Christian Heilmann

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Archive for August, 2021

Using console.log() on any website? Logpoints let you do that!

Tuesday, August 24th, 2021

The demo page with developer tools and the logpoint editor open.

If you want to know the value of a certain expression in any JavaScript on the web, you can use logpoints for that. It is like injecting a console.log() anywhere you want.

Here’s a quick demo:

Here’s how the demo works:

  • Open in the browser
  • Open Developer Tools, go to the Sources tool
  • Locate ‘walkies.js’ and open it
  • Right-click the line number where you’d like to add a logpoint – in this case line 57
  • Select Add logpoint to open the editor
  • In the Editor, enter the expression that you’d like to log – in this case “data”.
  • Hit Enter to save and a badge shows on the line number.
  • Go to the Console, interact with the site and every time line 57 executes, you see the result of the logpoint expression to the console.

You can set as many logpoints as you want. Clicking the badge again removes them.

Quick tip: creating round “talking heads” videos in Screenflow

Monday, August 23rd, 2021

Adding your face in a small circle to videos has become fashionable lately and some extensions do that automatically for you. Good old Screenflow, which I’ve used for years now, has no masking option though. But you still can achieve round videos using a setting and learning that screenflow’s sliders are weird.

By default, Screenflow will record the video in full size (in my case 1920 by 1080 pixels), resize it and place it on the bottom right.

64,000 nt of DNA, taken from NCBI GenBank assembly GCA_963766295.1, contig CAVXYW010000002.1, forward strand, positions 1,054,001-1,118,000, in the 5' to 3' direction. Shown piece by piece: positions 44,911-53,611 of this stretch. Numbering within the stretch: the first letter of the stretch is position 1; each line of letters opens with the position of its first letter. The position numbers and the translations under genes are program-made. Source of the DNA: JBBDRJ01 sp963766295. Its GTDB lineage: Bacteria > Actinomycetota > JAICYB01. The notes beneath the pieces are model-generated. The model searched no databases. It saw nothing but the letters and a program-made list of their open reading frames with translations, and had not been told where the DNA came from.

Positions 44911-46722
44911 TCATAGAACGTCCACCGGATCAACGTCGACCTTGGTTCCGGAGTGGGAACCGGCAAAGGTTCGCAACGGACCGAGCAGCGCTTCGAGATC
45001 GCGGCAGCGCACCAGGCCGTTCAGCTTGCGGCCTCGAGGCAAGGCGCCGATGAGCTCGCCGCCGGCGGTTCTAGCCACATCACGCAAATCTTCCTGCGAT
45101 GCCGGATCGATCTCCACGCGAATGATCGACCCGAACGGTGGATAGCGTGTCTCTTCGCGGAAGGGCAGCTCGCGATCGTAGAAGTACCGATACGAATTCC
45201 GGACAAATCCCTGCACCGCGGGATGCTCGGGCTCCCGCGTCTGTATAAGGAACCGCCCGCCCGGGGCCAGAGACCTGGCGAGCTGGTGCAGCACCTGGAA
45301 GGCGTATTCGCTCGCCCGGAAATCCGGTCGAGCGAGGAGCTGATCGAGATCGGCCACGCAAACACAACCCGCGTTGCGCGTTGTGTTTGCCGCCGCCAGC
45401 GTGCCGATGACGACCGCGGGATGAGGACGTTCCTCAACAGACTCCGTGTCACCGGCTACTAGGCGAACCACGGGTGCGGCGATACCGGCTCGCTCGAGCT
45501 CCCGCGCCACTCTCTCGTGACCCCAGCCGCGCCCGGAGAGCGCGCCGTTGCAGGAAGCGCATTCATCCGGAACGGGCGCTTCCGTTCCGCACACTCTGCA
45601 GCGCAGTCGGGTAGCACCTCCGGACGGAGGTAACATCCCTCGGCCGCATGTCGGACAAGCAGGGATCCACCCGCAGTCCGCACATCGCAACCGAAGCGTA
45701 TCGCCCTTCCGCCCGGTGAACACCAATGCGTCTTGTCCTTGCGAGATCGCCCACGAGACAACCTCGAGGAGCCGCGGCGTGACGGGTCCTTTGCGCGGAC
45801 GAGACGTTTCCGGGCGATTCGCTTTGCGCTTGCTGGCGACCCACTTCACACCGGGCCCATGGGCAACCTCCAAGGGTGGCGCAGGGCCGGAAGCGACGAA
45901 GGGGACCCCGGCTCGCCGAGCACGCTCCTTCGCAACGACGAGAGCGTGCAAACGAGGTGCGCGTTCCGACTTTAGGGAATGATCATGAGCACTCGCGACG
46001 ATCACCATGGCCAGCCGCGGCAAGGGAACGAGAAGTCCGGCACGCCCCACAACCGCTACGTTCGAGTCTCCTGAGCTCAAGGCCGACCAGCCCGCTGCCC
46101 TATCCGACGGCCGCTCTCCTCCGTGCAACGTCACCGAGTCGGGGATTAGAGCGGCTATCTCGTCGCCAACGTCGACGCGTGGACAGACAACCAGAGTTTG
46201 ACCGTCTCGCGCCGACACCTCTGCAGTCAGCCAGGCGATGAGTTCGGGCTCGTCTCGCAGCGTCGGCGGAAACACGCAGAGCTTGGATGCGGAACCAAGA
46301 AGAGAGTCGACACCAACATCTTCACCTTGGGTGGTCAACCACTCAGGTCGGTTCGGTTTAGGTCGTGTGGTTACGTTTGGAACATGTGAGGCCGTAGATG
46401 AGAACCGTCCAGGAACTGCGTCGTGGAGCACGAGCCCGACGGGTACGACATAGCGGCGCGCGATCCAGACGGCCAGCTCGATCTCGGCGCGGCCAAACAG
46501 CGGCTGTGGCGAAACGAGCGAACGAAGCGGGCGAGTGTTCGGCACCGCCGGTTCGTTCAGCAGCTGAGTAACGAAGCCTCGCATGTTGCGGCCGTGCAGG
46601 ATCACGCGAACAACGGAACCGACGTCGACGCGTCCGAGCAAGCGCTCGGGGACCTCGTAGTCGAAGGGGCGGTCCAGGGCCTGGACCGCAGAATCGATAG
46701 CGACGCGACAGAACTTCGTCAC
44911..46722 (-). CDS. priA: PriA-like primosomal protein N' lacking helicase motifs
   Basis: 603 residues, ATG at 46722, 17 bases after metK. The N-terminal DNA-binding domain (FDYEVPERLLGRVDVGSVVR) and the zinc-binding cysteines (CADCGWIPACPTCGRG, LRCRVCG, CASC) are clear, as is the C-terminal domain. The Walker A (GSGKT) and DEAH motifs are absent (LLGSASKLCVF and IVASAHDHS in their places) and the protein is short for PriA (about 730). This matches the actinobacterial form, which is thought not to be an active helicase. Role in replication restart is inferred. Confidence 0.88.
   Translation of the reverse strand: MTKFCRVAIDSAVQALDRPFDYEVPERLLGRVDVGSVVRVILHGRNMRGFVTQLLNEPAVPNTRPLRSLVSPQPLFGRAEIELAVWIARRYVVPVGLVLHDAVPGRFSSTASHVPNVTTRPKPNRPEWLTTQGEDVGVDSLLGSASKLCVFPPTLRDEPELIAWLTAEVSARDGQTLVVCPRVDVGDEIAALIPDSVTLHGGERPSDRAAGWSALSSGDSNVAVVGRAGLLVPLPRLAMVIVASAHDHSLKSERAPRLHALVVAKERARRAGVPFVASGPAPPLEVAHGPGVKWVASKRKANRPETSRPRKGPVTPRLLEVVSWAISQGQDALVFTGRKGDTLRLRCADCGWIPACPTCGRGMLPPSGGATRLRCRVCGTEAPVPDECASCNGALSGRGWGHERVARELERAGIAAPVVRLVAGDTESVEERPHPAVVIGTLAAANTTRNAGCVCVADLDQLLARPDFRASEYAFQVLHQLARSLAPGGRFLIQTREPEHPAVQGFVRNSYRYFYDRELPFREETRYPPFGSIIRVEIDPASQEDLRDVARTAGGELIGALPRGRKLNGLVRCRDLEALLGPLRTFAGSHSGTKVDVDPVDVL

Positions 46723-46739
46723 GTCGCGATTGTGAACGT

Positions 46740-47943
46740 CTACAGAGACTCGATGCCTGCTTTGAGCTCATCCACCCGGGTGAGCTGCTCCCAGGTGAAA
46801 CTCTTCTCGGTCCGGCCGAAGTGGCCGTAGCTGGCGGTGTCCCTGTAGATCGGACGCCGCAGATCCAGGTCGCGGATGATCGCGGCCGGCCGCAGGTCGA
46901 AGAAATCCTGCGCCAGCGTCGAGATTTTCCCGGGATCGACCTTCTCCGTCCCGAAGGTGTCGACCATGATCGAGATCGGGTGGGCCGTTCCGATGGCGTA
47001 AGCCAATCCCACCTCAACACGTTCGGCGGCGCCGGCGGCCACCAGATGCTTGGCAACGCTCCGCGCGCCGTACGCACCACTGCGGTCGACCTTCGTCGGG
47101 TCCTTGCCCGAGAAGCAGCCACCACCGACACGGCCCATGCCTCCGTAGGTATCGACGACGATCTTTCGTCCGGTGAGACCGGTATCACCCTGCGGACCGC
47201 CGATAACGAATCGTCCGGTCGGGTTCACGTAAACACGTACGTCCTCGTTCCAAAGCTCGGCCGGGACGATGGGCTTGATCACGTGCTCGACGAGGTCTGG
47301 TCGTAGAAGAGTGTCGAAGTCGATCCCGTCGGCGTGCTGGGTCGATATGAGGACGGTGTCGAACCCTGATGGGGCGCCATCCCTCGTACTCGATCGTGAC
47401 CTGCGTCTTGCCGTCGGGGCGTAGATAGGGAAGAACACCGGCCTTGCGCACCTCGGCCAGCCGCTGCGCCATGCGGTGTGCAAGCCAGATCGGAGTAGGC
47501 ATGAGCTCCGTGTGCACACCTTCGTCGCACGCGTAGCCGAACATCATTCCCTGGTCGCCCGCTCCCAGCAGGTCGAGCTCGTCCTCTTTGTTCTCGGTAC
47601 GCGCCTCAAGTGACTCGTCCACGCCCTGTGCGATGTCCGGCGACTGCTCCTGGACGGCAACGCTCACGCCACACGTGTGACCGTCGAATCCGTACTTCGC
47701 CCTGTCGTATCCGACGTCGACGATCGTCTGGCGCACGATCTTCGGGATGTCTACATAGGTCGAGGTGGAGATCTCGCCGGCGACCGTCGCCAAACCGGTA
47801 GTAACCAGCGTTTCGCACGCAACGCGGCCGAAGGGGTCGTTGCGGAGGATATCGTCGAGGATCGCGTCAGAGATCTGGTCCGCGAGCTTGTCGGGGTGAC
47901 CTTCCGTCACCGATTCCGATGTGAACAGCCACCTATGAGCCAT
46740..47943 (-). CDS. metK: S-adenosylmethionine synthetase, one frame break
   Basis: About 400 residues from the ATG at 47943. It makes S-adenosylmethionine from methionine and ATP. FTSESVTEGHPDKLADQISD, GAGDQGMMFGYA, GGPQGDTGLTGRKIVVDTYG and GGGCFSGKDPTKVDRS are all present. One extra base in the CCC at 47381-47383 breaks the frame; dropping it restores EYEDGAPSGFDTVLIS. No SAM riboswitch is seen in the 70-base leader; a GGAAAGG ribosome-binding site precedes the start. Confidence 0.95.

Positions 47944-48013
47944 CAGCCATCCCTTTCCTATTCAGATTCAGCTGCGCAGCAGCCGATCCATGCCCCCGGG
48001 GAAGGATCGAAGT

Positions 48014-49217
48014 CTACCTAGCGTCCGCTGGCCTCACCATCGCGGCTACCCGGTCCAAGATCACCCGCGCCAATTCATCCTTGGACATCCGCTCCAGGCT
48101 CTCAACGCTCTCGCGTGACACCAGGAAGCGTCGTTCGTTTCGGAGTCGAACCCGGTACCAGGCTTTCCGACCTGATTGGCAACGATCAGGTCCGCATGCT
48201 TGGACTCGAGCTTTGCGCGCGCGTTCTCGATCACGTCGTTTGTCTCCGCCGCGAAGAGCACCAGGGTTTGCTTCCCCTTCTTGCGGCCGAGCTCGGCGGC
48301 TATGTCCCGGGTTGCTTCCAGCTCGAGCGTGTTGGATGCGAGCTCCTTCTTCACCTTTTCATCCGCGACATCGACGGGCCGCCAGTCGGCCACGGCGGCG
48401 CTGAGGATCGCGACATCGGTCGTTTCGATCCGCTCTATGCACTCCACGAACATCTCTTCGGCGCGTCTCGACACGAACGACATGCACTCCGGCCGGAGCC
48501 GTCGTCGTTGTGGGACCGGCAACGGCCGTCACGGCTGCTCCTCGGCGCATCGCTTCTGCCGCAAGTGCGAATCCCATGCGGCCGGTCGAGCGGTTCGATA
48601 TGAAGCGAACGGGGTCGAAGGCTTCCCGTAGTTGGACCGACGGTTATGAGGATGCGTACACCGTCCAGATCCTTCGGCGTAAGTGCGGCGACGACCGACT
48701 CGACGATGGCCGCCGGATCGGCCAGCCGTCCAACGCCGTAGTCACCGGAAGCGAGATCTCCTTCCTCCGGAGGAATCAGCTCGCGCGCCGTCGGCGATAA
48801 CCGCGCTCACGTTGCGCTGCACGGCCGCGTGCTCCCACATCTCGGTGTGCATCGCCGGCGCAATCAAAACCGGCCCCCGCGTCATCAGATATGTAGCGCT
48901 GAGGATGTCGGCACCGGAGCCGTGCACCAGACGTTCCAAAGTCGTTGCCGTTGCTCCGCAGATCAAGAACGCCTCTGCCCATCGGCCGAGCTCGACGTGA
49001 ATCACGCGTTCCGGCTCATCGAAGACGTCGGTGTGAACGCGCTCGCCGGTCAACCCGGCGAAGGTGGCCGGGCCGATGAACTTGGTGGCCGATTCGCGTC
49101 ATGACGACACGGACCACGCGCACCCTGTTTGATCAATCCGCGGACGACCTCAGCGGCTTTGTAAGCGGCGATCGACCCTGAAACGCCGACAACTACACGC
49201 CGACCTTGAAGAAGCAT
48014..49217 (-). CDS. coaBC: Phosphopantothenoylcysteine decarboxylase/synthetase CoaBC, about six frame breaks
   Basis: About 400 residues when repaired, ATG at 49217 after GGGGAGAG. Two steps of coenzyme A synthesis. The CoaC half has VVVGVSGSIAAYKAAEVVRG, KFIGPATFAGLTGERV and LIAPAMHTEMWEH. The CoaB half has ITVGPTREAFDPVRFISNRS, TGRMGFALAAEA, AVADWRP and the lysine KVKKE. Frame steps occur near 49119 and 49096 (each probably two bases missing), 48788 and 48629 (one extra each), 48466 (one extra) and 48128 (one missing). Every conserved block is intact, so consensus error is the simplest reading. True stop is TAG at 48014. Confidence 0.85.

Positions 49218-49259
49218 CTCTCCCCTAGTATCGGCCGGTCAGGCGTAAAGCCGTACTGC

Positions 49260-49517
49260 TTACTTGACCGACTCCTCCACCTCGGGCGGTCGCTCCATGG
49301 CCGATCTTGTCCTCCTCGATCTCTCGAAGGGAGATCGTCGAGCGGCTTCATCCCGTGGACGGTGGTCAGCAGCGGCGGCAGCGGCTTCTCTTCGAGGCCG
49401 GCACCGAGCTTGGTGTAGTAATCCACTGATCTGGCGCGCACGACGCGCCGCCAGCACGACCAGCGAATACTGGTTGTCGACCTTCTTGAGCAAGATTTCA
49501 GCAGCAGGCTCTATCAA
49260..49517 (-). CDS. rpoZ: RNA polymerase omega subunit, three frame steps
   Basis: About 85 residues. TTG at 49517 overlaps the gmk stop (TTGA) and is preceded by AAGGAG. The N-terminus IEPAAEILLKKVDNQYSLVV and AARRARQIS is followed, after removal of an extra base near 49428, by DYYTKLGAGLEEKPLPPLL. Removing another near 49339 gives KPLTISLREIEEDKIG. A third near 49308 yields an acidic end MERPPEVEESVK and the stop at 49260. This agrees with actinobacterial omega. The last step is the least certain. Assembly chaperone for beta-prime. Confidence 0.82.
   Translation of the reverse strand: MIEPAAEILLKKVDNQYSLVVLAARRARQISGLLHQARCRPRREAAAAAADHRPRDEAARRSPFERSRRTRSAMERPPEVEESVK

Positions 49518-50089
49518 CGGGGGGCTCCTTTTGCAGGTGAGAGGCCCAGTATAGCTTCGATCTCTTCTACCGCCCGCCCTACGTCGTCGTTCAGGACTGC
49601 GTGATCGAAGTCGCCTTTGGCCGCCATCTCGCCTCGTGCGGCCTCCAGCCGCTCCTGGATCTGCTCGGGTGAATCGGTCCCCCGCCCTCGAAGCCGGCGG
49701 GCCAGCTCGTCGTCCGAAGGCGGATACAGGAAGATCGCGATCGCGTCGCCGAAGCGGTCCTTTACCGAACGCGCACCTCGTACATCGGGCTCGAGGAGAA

The default size and setting of the camera recording in Screenflow

Make sure the video is active, indicated by a yellow border around it, and select the Video tool. This gives you all kind of settings to play with. First, reset the scale to 100% and the position to 0 and 0, which shows the video as full screen covering the other recording.

Resizing and placing the video to be full screen so that you can change the dimensions

Now you need to ensure that your video is square and that you set the right border-radius. The problem here is that Screenflow’s sliders don’t go further than 400. I suppose that’s some legacy debt when videos were 800 by 600 pixels. You can, however, enter any number in the text fields.

In my case, the video is 1920 by 1080, so in the crop setting I need to take 420 pixels from the left and the right as (1920 – 1080) / 2 = 420. For the radius I need to set 540 because the final video is 1080 by 1080:

The video settings panel with the right settings

And that results in a rounded video:

Final version of the rounded video

The last step is to set the scale and place the video. And you can add a drop shadow if you want to:

Scaled rounded video, placed bottom right with a drop shadow

Published on TikTok, but Kompressor does not dance

Wednesday, August 11th, 2021

Visual Studio Code now has a TikTok channel and they asked me if I wanted to contribute, so here you are:


A look under the hood ##vscode ##techtok ##codetok ##programming ##edutok

♬ original sound – Visual Studio Code

A 20 second video of me explaining that I like VS Code a lot as it comes with DevTools built in where you can see how the interface was done with HTML/CSS and JS.